An important trial will appears in the Journal of the American Medical Association (JAMA) of a prospective randomized trial comparing CT pulmonary angiography (CTPA) to V/Q (ventillation/perfusion) scans to exclude pulmonary embolus. CT scans were not found to be inferior to V/Q scans at detecting pulmonary emboli and were actually found to be more sensitive at detecting emboli. The authors concluded that further research would be required to determine whether all pulmonary emboli detected by CTPA should be managed with anticoagulant therapy.
Given the speed and convenience of CT scanners coupled with avoidance of receiving "indeterminant" V/Q scan results, CT scans are likely to preempt V/Q scans in the diagnosis of pulmonary embolus in many patients (with the exception of patients with renal insufficiency in whom iodinated contrast agents might prove dangerous).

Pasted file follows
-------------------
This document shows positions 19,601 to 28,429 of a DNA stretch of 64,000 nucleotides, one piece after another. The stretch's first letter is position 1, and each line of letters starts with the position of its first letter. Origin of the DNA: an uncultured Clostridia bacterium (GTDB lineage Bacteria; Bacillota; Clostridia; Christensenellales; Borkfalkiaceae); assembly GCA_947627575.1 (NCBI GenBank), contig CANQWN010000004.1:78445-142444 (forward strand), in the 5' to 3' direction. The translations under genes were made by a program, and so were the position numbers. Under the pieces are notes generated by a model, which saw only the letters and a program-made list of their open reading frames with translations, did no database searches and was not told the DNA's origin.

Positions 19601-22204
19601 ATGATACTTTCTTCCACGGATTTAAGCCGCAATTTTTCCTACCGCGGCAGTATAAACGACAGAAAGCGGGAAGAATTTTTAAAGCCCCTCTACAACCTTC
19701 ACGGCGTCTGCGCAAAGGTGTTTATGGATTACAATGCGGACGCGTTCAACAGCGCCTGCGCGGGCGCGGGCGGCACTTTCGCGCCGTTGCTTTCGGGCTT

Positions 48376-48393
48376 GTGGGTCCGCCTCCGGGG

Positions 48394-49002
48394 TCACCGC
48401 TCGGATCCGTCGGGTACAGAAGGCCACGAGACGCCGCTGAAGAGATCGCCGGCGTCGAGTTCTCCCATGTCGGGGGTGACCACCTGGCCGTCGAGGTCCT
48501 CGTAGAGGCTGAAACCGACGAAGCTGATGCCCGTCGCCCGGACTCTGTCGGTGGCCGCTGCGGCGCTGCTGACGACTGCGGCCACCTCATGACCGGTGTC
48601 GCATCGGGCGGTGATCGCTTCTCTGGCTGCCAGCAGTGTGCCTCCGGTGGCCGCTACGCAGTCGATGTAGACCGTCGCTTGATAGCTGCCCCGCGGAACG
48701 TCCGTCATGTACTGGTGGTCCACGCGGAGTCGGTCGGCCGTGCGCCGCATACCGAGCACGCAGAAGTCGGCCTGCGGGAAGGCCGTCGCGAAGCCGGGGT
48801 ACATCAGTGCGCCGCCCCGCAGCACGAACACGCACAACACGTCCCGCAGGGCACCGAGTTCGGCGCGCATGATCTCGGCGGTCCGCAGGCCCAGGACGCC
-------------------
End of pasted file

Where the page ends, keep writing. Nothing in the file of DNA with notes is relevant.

Dr. Wes, due to the high radiation doses associated with intravenous contrast, and especially the CT P/E protocol, our local radiologists still prefer to do PE rule outs of young females of child bearing age with V/Q scans.
I don't blame them.
For everyone else, it's always been CT for me (except in those with kidney issues, as you point out)
Great point, Happy Hospitalist.
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